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Top 7 story lines to emerge from round 1 of Formula 1 in 2018

Top 7 story lines to emerge from round 1 of Formula 1 in 2018

If recent history is anything to go by, the movers and shakers of Formula 1 will be either on the second leg of their flights back to Europe or be in an airport lounge in the middle-east. They, unlike all in Australia still reeling from the actions of the national cricket team, will have time … Continue reading

Sebastian Vettel celebrates victory in the 2018 Australian Formula 1 Grand Prix with Lewis Hamilton congratulating the German from the second step of the podium. The race was determined by a mid-race virtual safety car period which enabled the German to leap-frog Hamilton when taking his pit stop. The championship heads to Bahrain for round 2 in two weeks time.

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Australian Supercars

Ahead of the opening round of the 2018 Australian Supercars Championship at the Clipsal 500, an ABC article entitled ‘Is the humble car race a dying art’, has focused on how the one of the biggest Australian Motorsports event is increasingly reliant upon events off track to draw big crowds. With crowds last year being the lowest seen in 15 years, Supercars General Manager of Corporate Affairs Cole Hitchcock pointed to a 3.1 per cent increase in attendance in 2017 and a 16 per cent increase in television ratings on last year, to suggest the series is only growing.

Indycar World Series

Scott Dixon has trialled the Indycar windscreen protection device at the ISM Raceway in Phoenix. Upon trialling the device Dixon provided very positive reviews and was surprised at the lack of distortion/reflection on the screen from varying different light conditions and sources. The only areas of concern for the four-time champion were ventilation and the need to adapt his eye line through the very thick screen.

While not to everyone’s liking, the process behind the testing of the screen and it’s appearance has been applauded against that adopted within Formula 1 and the implementation of the halo device for the 2018 season.

Where the halo device has drawn criticism for its appearance and violation of the forever-held tradition of closed-cockpit racing, the screen on the Indycar retains the open-cockpit format of the car by increasing the size of the windscreen to levels rarely seen in the sport previously. What has not been revealed by Indycar is the strength of the screen device and the maximum weight of objects it would be capable of deflecting, as well as the way the screen would destruct in the event of a heavy impact.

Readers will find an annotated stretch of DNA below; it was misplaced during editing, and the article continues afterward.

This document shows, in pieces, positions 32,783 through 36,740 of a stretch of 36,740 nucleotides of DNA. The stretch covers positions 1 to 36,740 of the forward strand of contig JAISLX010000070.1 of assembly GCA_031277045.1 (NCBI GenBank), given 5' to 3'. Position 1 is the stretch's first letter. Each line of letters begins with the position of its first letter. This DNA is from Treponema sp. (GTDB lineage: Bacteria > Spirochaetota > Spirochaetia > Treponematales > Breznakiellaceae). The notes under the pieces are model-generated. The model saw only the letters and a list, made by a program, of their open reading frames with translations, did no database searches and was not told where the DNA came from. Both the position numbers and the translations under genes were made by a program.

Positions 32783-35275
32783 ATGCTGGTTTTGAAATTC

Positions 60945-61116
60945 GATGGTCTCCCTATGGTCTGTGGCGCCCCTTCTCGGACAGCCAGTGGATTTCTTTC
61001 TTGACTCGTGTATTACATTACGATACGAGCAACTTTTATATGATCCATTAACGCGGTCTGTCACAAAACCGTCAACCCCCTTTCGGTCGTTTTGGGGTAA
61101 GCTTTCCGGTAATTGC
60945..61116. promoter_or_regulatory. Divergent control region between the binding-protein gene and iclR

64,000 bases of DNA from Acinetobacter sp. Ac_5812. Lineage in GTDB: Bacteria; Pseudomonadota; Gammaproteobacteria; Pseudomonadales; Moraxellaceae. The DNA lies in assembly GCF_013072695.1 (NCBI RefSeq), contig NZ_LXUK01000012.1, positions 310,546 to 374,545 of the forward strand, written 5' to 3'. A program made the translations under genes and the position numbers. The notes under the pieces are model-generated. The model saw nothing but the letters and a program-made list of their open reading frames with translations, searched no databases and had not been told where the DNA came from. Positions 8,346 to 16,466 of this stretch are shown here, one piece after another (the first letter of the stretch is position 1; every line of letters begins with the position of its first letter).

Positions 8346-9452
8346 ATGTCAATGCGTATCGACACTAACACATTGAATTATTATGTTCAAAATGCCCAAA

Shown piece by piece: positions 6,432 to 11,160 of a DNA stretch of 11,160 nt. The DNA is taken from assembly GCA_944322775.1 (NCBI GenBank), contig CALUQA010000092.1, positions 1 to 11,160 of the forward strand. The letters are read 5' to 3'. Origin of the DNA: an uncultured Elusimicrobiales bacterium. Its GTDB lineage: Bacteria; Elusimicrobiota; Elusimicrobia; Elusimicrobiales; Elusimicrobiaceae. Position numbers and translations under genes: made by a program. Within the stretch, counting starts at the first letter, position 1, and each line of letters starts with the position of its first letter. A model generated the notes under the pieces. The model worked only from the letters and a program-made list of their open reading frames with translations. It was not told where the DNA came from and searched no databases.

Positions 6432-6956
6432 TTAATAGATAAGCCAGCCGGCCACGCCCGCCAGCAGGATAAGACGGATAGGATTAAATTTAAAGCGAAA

Despite the positive reaction from Dixon, Indycar have acknowledged the need for further testing to take place, particularly around street circuits, where corner apex’s require drivers to look through different parts of the screen. Indycar expects the testing process to continue at the upcoming street venues at either St Petersberg or Long Beach and while possible, does not expect the device to be raced in the 2018 season.

In the views of the writer, the most crucial difference in the Indycar process to that in Formula 1 is the acknowledgement by Indycar that they would be prepared to not implement a device at the conclusion of their investigations. This is in contrast to the FIA, who sought to implement a device in Formula 1 regardless of its failings, on the provision that it was shown to make the cars safer. It is this attitude that has left the sport with a device that while capable of preventing a wheel and tyre, for which a device already exists, while remaining inept at preventing injury from smaller items more commonly seen departing cars, particularly under new aerodynamic regulations.

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Vale Dan Gurney 1931 – 2018

2018 Round 1: FIA Team Principles Press Conference